This study developed a Disturbance Vulnerability Index (DVI) for 26 seabird species for disturbance from ship traffic in the German Baltic and North Seas. The index combined indicators for species’ shyness, escape costs, and compensatory potential, and analyzed the relationships among shyness, escape costs, and vulnerability. The results suggest that there is a need for areas with little or no disturbance in some marine protected areas, to act as a refuge for vulnerable species.
Questions this practice may help answer:
- How can seabird species vulnerability to shipping traffic be assessed?
The index was developed as a management tool to assess different vulnerabilities of a given sea area with respect to disturbance by ships. It was tested using data from the German Baltic and North Seas. This tool can be used during a maritime spatial planning process to regulate ship traffic in order to protect seabirds.
Aspects / Objectives:
This study aimed to further knowledge of species-specific behavioral disturbance responses at sea for all common and characteristic seabirds in German waters using experimental disturbance. In order to do so, the authors:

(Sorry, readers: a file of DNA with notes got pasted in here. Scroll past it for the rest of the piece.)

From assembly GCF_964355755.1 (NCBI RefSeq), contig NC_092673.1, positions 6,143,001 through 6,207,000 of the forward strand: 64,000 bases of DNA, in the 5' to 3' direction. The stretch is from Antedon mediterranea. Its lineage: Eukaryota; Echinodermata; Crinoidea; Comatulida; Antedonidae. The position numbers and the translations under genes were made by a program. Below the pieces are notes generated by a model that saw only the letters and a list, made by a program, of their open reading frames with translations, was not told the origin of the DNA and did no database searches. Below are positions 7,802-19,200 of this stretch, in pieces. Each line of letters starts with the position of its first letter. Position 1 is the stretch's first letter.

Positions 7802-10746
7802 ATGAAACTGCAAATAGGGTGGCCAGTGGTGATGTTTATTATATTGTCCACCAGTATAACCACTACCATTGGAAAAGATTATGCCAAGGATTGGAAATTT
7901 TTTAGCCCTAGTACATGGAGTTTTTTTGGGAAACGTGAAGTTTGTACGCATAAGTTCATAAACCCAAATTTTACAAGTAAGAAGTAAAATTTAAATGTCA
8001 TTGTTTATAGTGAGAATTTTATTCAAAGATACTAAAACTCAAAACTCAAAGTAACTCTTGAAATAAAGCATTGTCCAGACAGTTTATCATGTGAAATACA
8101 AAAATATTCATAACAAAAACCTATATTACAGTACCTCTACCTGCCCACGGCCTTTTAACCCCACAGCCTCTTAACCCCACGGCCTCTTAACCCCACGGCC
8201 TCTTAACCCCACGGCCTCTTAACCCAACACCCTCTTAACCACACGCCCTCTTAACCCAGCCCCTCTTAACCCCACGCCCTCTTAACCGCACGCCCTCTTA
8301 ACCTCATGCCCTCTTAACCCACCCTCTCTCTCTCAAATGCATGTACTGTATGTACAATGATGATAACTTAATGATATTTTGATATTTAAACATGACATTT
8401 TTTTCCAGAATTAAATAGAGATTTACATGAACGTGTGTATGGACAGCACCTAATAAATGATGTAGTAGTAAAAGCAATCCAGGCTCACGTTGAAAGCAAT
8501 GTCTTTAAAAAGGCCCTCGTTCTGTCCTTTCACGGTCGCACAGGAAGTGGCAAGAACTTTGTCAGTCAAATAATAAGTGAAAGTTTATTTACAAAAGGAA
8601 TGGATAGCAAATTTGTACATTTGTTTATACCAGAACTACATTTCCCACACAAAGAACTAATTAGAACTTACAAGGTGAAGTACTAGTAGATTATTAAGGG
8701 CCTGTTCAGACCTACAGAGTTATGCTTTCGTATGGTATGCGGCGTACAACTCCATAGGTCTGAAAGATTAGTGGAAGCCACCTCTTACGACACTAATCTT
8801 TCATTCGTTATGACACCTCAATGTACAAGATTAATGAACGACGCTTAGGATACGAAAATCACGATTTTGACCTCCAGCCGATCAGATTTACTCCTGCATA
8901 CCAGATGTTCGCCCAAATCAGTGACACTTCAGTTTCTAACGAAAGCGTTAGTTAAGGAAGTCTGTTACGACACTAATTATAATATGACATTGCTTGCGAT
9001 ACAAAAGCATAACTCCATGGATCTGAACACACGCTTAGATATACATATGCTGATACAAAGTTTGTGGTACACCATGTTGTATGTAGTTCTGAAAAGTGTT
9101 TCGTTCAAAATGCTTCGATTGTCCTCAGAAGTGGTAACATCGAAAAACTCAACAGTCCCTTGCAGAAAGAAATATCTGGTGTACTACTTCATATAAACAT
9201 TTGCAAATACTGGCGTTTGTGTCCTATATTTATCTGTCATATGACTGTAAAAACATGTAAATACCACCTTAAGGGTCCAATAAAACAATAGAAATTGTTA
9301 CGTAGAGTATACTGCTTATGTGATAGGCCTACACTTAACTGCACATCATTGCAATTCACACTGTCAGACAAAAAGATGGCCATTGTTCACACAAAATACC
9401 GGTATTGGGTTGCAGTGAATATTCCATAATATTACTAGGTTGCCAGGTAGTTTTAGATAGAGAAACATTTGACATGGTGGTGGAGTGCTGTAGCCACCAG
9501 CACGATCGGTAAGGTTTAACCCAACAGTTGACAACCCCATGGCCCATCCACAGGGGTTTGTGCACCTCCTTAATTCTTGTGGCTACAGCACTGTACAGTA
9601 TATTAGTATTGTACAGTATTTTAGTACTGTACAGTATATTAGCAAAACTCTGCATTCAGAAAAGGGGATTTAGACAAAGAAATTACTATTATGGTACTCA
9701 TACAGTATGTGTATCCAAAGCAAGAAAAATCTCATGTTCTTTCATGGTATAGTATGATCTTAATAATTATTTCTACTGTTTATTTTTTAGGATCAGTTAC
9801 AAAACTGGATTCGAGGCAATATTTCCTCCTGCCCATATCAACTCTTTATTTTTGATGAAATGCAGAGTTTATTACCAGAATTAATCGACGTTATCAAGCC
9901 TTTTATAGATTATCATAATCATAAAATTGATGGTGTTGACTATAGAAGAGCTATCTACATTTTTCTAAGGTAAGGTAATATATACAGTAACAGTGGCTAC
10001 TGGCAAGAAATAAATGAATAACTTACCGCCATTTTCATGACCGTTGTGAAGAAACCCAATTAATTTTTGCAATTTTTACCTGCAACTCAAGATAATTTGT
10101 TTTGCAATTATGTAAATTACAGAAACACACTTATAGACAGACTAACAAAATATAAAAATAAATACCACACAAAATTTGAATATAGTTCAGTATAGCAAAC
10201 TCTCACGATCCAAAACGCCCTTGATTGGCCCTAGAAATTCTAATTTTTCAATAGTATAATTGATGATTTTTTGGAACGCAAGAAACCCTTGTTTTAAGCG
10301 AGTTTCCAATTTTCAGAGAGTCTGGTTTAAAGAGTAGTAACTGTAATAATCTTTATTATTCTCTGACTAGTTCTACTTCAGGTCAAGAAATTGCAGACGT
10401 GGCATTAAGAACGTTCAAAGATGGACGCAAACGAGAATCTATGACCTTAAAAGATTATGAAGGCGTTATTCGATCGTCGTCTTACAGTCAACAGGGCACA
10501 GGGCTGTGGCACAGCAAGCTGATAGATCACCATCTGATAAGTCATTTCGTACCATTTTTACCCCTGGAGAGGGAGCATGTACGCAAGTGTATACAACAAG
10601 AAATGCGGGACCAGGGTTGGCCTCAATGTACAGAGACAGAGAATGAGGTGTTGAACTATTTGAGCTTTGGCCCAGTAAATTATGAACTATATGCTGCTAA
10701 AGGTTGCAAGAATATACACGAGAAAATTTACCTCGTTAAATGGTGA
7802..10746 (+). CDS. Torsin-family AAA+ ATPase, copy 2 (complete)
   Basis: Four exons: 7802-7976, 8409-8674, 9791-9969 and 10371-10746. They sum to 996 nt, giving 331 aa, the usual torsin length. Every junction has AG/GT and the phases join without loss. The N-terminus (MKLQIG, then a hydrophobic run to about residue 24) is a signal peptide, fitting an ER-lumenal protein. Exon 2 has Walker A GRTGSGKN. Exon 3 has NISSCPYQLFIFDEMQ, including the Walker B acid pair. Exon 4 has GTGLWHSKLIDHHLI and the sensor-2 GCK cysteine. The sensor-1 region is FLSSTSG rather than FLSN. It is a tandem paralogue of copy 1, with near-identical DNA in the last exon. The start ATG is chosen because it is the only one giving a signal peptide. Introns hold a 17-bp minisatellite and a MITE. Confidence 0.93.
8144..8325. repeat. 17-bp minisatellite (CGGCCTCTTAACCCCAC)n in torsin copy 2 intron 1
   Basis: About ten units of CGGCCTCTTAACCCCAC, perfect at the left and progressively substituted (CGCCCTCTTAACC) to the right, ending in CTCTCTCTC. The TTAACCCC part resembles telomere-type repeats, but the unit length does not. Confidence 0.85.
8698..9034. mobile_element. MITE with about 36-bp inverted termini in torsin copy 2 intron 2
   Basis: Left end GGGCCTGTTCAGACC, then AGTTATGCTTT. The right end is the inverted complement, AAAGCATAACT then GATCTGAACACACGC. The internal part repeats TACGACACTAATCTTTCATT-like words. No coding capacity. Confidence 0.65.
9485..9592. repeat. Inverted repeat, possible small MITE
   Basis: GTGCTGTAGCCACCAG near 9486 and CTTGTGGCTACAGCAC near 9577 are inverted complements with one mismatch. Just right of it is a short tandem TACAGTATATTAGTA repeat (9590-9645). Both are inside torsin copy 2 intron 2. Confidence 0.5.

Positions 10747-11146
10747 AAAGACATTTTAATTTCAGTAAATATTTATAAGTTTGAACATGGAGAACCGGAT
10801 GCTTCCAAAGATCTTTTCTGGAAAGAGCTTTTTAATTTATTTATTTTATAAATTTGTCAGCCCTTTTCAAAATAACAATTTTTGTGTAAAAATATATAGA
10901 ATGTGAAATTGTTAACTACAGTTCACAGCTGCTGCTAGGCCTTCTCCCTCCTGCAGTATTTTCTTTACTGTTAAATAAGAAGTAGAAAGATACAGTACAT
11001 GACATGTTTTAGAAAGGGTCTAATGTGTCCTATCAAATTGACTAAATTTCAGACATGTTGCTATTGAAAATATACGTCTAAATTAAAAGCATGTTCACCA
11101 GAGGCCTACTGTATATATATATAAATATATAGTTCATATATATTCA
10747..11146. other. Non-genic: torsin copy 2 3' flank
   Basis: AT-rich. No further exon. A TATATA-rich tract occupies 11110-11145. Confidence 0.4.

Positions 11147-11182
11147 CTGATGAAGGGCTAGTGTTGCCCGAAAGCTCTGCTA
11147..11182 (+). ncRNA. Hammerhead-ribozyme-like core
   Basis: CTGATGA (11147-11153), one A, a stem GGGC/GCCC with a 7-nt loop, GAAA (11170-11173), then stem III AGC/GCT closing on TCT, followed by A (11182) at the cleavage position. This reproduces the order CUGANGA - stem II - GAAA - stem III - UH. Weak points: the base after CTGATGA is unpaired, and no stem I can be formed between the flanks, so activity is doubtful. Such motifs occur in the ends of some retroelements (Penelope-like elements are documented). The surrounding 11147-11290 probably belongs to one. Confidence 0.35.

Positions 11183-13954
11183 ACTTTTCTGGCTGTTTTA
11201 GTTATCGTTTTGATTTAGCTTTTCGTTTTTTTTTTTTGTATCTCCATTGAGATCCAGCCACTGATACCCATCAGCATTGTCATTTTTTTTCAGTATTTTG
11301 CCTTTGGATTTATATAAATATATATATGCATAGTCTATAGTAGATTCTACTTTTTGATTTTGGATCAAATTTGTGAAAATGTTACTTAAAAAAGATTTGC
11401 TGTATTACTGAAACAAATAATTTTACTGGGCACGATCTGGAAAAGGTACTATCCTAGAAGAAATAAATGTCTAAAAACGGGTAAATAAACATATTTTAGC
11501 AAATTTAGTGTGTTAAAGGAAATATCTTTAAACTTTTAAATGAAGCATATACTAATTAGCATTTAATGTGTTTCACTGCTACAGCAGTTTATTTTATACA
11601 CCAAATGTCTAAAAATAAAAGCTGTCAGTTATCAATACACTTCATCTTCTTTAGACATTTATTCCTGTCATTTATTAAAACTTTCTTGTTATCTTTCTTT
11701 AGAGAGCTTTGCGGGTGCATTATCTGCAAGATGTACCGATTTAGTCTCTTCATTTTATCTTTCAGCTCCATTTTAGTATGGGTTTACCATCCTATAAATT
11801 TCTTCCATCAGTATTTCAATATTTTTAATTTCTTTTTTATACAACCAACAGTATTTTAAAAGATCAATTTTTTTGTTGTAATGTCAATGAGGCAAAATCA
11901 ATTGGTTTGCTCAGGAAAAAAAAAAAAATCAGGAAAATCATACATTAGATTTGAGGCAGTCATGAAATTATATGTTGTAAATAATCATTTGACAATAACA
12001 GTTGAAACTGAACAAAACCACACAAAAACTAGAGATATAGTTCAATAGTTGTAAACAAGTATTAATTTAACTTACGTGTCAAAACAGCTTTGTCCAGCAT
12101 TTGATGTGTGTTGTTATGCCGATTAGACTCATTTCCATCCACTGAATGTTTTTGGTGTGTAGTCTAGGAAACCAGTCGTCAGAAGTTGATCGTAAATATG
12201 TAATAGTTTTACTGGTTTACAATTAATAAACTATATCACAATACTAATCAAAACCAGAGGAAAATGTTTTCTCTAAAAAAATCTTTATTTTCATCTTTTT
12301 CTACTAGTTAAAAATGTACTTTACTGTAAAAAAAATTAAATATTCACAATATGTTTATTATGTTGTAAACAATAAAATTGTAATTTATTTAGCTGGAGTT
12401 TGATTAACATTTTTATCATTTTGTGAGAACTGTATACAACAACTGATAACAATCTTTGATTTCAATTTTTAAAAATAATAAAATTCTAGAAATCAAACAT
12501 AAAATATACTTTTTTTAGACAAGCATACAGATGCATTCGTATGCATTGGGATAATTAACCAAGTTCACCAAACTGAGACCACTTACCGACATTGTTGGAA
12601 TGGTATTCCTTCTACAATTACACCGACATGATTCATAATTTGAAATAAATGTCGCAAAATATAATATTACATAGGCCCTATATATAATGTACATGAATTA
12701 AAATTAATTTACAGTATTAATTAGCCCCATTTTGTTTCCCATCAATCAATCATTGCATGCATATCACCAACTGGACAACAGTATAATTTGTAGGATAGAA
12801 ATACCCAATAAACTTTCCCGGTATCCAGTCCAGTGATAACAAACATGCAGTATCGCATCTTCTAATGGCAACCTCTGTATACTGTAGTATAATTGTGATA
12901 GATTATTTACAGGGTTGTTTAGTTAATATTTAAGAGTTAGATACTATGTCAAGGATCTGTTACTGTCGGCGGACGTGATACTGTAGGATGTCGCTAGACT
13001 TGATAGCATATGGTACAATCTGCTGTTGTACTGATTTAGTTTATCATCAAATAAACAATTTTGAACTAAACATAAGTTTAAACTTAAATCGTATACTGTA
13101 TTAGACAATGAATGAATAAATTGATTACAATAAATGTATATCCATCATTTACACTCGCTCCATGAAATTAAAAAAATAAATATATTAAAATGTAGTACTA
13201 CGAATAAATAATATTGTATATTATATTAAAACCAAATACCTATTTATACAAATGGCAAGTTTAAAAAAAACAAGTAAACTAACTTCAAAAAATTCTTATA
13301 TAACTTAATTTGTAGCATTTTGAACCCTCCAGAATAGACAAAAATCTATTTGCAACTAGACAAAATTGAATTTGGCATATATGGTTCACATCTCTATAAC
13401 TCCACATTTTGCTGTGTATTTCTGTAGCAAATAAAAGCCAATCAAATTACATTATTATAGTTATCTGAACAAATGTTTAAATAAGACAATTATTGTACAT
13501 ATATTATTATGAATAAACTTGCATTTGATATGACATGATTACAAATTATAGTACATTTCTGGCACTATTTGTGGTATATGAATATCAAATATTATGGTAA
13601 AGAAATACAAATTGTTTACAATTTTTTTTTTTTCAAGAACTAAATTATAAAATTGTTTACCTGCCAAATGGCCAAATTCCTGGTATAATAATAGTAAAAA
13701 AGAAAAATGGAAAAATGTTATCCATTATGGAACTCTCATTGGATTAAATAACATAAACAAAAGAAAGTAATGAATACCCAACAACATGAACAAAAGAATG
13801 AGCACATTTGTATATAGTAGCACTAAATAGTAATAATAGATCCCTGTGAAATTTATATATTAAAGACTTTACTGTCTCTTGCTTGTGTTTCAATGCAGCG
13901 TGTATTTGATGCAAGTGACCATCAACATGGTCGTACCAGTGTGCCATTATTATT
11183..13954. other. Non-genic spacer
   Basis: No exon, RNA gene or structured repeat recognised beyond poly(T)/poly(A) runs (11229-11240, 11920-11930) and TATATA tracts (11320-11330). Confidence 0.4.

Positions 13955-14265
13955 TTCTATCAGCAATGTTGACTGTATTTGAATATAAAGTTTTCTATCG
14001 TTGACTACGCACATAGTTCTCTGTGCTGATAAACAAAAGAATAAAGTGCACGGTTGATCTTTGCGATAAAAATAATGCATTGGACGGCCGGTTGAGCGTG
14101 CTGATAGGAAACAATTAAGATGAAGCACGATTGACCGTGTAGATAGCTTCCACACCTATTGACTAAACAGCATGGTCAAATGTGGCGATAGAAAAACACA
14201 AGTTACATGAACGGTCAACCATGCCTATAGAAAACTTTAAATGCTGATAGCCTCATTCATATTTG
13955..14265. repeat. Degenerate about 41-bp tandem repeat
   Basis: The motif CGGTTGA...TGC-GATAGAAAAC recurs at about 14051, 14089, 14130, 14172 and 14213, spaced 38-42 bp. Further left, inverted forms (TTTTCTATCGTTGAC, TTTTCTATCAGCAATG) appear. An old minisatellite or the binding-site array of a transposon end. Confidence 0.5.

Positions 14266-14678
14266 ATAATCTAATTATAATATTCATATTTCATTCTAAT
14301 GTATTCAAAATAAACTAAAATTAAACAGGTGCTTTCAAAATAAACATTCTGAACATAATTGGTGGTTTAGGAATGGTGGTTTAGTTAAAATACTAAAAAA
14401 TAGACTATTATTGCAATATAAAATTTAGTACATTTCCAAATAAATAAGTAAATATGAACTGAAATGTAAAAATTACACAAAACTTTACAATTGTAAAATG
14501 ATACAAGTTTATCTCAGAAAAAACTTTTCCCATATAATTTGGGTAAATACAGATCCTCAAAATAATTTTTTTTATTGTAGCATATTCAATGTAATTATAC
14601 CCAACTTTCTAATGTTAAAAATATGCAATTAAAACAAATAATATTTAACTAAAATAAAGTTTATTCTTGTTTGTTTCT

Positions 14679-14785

- Developed a Disturbance Vulnerability Index (DVI) for ship traffic, combining indicators for species’ shyness, escape costs, and compensatory potential, which can be used as a management tool to assess different vulnerabilities of a given sea area with respect to disturbance by ships.
- Investigated the general relationships among shyness, escape costs, and vulnerability in seabirds by cross-species comparisons of disturbance-related factors.
The DVI was developed taking the factors and scoring seen in table 1 below. The relationships among the three components of the DVI were investigated through statistical analysis (e.g. Spearman’s rank-order correlations in R).
Main Outputs / Results:
The results were divided into behavioural observations and DVI values.
1) Behavioural observations:
- The proportion of time the birds spent swimming
Proportion of escaping birds showing disturbance responses such as flushing or escape diving
- Escape distance
DVI values for each species
This tool can be used for the development of management actions for the protection of seabirds in the North and Baltic Seas in ship traffic areas.
Research and Technology Centre, University of Kiel, Büsum, Germany
Costs / Funding Source:
Data collection and parts of the manuscript preparation were carried out within the German Marine Biodiversity Monitoring and the Project “Fachbeitrag Naturschutz zur maritimen Raumordnung” (FABENA; FKZ 3515 82 0600), both funded by the Federal Agency for Nature Conservation (BfN).
Katharina Leonia Fliessbach
University of Kiel